After some 100 feet airborne, the Focus crashed into the field, went airborne again for maybe 60 more feet, and then rolled. Or something. I don’t remember it very well as I wasn’t able to discern the exact movements of the car. Besides, I hit the driver’s window quite hard with my head.

With the help of some bystanders, I got out of the car, assessed myself — just a dizzy feeling from the bang to the head and sore chest from the safety belt — and then the car. Suffice to say, I had to answer the question “What kind of car was it?” more than once. And my laptop, sitting in front of the rear seat, got squished between the front seat and the rear.

When I fished my phone out of the car’s trunk (it was in the cupholder when I crashed), I started to make some unpleasant phone calls. There was my wife of three months, worried (the time to be furious was to come). There was my boss at Top Gear, angry beyond the point of being furious. And the PR guy from the Ford, who was nice and helpful, but politely reminded me of the ST wasn’t insured (other than mandatory third-party damage insurance). Of course, I knew that up front, but it wasn’t exactly pleasant to hear.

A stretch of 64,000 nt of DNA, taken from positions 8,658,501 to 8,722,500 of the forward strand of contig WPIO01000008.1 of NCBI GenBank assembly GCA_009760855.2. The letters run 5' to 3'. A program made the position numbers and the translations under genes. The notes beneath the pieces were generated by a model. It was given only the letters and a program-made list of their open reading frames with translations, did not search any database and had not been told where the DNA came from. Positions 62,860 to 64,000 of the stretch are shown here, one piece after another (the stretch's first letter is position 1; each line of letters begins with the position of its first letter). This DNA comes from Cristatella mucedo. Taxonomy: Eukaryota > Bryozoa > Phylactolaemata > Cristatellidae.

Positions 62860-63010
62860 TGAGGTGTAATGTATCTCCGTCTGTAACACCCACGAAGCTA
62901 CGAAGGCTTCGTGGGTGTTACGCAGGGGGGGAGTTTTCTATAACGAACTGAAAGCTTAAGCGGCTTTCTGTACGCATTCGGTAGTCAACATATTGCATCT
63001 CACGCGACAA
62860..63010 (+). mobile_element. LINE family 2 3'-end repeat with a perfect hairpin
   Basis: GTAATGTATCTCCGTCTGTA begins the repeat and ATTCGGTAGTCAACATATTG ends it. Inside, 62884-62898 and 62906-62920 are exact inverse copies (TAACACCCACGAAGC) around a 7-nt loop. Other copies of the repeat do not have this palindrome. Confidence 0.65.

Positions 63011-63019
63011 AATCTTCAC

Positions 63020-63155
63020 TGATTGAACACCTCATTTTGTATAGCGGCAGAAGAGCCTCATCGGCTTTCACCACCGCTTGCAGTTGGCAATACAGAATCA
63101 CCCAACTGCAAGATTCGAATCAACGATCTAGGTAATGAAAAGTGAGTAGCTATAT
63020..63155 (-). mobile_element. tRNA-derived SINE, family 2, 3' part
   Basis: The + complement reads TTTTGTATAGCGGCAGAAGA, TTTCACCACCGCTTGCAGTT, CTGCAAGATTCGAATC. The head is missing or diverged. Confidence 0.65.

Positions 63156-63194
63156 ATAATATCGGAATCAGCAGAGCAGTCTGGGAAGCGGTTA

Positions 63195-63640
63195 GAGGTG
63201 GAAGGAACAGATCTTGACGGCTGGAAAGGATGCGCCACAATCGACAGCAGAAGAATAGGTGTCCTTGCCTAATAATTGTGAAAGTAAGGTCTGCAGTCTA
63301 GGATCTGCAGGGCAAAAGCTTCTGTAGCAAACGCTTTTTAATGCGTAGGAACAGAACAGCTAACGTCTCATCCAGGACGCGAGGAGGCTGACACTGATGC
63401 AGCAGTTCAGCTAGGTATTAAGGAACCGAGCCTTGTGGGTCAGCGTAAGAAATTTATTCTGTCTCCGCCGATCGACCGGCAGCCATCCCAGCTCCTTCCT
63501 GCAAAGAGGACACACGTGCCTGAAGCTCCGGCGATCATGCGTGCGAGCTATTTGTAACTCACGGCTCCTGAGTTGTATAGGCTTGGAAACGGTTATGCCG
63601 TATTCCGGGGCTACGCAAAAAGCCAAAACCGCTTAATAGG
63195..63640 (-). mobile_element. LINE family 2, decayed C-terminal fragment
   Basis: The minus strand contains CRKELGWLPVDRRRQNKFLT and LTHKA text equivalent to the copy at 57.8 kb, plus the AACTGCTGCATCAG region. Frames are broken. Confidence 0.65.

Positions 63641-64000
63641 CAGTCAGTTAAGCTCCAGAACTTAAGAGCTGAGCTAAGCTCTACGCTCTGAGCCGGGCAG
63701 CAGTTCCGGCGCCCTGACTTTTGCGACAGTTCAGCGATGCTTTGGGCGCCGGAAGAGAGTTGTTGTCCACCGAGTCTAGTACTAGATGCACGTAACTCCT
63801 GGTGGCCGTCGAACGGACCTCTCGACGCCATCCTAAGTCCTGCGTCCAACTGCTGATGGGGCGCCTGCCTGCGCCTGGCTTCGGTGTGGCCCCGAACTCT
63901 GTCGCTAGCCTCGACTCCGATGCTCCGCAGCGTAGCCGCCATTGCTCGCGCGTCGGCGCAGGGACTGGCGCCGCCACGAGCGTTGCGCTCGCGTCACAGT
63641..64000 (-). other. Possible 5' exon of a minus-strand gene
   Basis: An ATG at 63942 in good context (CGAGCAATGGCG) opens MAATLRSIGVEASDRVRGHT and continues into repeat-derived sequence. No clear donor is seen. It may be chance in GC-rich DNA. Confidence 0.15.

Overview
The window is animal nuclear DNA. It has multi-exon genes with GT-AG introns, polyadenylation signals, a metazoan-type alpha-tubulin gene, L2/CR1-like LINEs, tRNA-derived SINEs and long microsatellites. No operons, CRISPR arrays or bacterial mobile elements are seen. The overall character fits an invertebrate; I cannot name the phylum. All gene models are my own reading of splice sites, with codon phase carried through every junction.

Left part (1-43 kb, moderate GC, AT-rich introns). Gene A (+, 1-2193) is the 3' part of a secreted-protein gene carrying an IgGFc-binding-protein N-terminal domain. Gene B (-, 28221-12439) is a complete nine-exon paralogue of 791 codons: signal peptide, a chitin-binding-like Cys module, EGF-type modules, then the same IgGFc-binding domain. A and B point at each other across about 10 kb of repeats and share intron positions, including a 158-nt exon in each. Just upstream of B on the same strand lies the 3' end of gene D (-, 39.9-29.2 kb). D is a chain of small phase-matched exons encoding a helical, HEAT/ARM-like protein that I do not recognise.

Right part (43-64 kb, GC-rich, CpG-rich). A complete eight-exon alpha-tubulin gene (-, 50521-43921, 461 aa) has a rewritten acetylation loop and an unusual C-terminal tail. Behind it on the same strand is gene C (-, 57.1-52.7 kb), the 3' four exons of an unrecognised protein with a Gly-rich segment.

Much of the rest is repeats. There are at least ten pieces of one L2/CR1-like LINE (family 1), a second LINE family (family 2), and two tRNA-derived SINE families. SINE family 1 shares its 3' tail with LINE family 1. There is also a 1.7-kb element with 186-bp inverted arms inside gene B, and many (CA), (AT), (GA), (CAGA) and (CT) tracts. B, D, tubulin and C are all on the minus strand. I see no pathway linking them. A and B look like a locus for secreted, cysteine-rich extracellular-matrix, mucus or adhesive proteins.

Yup, that's the engine.

After the ambulance checked me out and the police handed me a ticket, the nice people from Ford in my hometown arrived, picking up the pieces of the ST, and left me with a Mondeo loaner. I went to the hospital to be checked once more, signed a waiver when they wanted to keep me overnight (I stupidly mentioned the speed), and went home under the promise that I’d return tomorrow for a check up. In the morning, I hopped in the Mondeo, reversed out of the parking space and, failing to look out properly due to my sore neck, managed to get my taillight smashed by another car.